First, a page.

Going through this experience and seeing her father’s return to a more normal life makes Nikki and her family strong believers in the living organ donor program. Details about becoming a living kidney donor can be found at the National Kidney Foundation website.
College of Education Graduate a S.C. Teacher of the Year Finalist
Conceal and Reveal 3D Wearable Project Explores Visual Communication
Throughout history, people have expressed themselves by what they wear.
Last semester, Art Foundations students in The South Carolina School of the Arts at Anderson University explored in depth wearable designs and what they communicate.
The Conceal and Reveal 3D Wearable Project challenged the students to create a wearable sculpture using one repeated material (either mass produced or natural) that they transformed as much as possible to visually communicate something they either reveal or conceal from others emotionally, culturally or socially.
“We talked in lecture about how adornment across cultures is meant to communicate a message about the wearer and looked at both historical and contemporary examples. We also discussed the cultural values that determine some of the different ways people dress in western culture. We also talked about marketing and stereotypes and critiqued our own culture a bit, identifying stereotypes and discussing ways in which they can be harmful,” said The South Carolina School of the Arts Foundations Coordinator Bethany Pipkin.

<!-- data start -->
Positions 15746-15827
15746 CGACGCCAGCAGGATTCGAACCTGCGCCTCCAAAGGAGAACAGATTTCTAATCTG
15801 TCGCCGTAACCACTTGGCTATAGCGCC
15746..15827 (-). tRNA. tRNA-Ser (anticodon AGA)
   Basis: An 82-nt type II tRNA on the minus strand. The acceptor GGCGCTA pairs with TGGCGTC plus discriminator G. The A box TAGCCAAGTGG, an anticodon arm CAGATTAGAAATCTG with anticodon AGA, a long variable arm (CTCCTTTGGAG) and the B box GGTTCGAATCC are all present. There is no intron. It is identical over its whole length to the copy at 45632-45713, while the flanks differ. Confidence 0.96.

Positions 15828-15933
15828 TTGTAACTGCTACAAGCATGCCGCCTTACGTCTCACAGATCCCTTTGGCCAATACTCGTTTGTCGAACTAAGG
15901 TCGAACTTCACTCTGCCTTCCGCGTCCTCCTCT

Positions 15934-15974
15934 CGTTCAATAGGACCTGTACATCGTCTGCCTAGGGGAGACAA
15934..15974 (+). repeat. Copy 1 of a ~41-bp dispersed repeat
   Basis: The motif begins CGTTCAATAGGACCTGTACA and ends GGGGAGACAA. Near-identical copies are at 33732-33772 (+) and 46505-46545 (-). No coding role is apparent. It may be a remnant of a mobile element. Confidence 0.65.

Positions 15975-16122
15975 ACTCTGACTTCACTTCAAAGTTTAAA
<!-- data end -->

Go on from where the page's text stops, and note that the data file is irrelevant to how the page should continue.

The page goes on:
The students presented their creations in a runway show across the stage in Daniel Recital Hall of the Rainey Fine Arts Center, ending with a photo shoot by Professor Jer Nelsen.
AU College of Engineering Students Exceed National Employment Levels for Women
College of Business Studies Impact of Employees with Disabilities
The Anderson University College of Business is conducting employment research for the retail chain Bed, Bath and Beyond.
Business Professor Dr. Jeffrey Moore and a group of students last April met with representatives from Bed, Bath and Beyond. The chain wants to hire more people with disabilities in their Dallas distribution center. It is not the first time the College of Business has helped businesses with accessibility and disability research; the College has been conducting research with Walgreens for about 10 years. The pharmacy chain has a longstanding commitment of hiring persons with disabilities.
A team of faculty members, as well as graduate and Ph.D. students, conducted research measuring the impact of hiring people with disabil- ities, looking at productivity, absenteeism and employee engagement. Also discussed were ways to increase and improve employment oppor- tunities for the disabled population.
The graduate student researchers are Sarah Hankins (MBA), Karine Brunet (Ph.D), McKenzie Allison (Ph.D), and Ashley Oberlander Townsend (Ph.D). The faculty research team consisted of Drs. William Hanson, Evie Maxey, Robert Franklin and Susie Doughty; they have worked with Walgreens and Sephora to study their inclusive organi- zations and their impact on the non-disabled team members and the organization’s culture, according to Dr. Moore.